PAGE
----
All Today's Yesterdays - July 17 down the years
One of England's most accomplished wicketkeepers is born. It was Bob Taylor's misfortune that he was around at the same time as Alan Knott, and in an era when wicketkeepers were expected to deliver with the bat for the first time. Taylor couldn't - he made only three fifties in 57 Tests - but he could certainly keep. His glovework was near perfect at times, and nobody in history can match his 1649 dismissals (1473 caught, 176 stumped), most of them in a 28-year career with Derbyshire. Ten of those catches came at Bombay in the Golden Jubilee Test of 1979-80, when Taylor stole a bit of the limelight from Ian Botham. Taylor's last Test was in Pakistan in 1983-84, but two years later, against New Zealand at Lord's in 1986, he took over the gloves from the injured Bruce French. He was only at the match as a media relations officer for Cornhill Insurance, the sponsors.
The second day of England's Headingley escapology act, and an Australian total that was "worth 1000". That's what the Australian captain Kim Hughes thought about his side's score of 401 for 9 declared. Hughes himself ground out 89, although his cap was sent flying at one point by a nasty bouncer that hinted at the demons that lurked both in the pitch and Bob Willis's head. If one thing seemed certain, it was that England couldn't win. The one bright spot on an increasingly ominous horizon was the return to form of Ian Botham. Freed of the captaincy shackles, and spurred on by Mike Brearley christening him the "sidestep queen", Botham took 6 for 95 with a zealous and muscular bowling display - his first five-for since the last match before he took over the captaincy. By the end of the match, his bowling would hardly be recalled at all.
The New Zealand batsman Mark Burgess, who was born today, made five hundreds in his 50 Tests, and three of them came in consecutive Tests. It looks like the ultimate purple patch - except those three Tests were spread over two years. Burgess was only on a winning side five times, but one of those came when he was captain for the first time - the Wellington demolition of 1977-78, when New Zealand beat England for the first time in 42 attempts and 48 years.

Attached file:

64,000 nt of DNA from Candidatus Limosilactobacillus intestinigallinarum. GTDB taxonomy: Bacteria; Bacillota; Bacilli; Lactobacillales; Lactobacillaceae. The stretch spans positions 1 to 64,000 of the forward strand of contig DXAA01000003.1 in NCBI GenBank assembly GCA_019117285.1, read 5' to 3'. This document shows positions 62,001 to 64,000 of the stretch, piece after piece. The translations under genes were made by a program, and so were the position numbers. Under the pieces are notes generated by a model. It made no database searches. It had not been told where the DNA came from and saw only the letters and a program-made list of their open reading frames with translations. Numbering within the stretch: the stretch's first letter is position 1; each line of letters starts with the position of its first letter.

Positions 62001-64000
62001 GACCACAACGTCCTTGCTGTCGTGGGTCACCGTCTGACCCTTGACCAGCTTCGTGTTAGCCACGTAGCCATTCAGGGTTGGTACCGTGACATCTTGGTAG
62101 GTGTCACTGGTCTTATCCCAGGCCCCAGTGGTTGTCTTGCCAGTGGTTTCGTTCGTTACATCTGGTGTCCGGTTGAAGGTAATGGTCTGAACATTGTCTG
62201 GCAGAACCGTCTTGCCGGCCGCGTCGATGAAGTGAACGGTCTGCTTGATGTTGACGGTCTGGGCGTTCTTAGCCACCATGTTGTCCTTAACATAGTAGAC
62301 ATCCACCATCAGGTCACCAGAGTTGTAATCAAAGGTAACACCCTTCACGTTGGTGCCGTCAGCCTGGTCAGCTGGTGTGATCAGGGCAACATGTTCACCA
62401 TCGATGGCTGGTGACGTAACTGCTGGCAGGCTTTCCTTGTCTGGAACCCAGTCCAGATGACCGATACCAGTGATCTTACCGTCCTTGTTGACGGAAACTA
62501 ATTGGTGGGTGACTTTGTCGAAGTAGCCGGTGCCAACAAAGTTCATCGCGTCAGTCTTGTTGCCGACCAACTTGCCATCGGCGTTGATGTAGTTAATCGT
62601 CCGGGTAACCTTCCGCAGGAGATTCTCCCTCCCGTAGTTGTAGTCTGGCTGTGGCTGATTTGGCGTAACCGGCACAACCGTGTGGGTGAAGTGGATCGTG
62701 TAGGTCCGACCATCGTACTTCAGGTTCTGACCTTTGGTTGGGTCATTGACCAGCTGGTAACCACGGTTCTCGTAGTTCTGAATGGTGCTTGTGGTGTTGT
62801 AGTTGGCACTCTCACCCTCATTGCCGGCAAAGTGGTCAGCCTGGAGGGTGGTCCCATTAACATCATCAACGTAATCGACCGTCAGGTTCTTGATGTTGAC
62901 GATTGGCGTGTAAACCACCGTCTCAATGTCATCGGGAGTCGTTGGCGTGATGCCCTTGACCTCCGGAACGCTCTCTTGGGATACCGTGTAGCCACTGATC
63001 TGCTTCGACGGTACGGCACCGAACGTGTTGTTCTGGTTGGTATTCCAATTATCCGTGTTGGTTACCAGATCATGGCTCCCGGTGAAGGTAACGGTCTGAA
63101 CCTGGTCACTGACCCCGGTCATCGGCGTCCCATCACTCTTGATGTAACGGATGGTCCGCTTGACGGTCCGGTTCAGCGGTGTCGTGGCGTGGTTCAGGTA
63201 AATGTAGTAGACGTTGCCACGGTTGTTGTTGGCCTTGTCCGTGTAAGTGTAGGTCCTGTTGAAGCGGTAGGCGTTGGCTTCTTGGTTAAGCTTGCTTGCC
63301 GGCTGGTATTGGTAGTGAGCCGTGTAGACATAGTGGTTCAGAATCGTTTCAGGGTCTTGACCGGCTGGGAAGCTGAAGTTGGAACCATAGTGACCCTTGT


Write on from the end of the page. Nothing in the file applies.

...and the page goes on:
Birth of the man with the highest batting average in one-day internationals. Kim Barnett did only play one game, when he carved 84 against Sri Lanka at The Oval in 1988, but it's enough to put him top of the tree. A few weeks before that he hit 66 on his Test debut, against Sri Lanka at Lord's, and then thumped a merry 80 in England's next Test, against Australia at Headingley a year later. But Barnett's on-the-walk technique was soon found out, and after being dropped he went on the rebel tour to South Africa in 1989-90. That was his international career done, but he ploughed on as county cricket's elder statesman for another 13 years, mostly with Derbyshire but later with Gloucestershire, until his retirement in 2002.
Against Australia at Lord's, England's Arthur Shrewsbury became the first man to make 1000 runs in Tests when he hammered 106 in the first innings.
With a bowling average in excess of 50, New Zealand legspinner Alex Moir, who was born today, didn't exactly have a Boy's Own Test career. That was after something of a dream start, when he took 6 for 155 against England at Christchurch in 1950-51. But overall, New Zealand lost 12 and won none of Moir's 17 Tests.
In Rhodesia, a South African batsman is born. Tony Pithey's 17-Test career had one distinct highlight: a patient 154 against England at Cape Town in 1964-65. It was his only Test hundred. His brother David also played eight Tests for South Africa.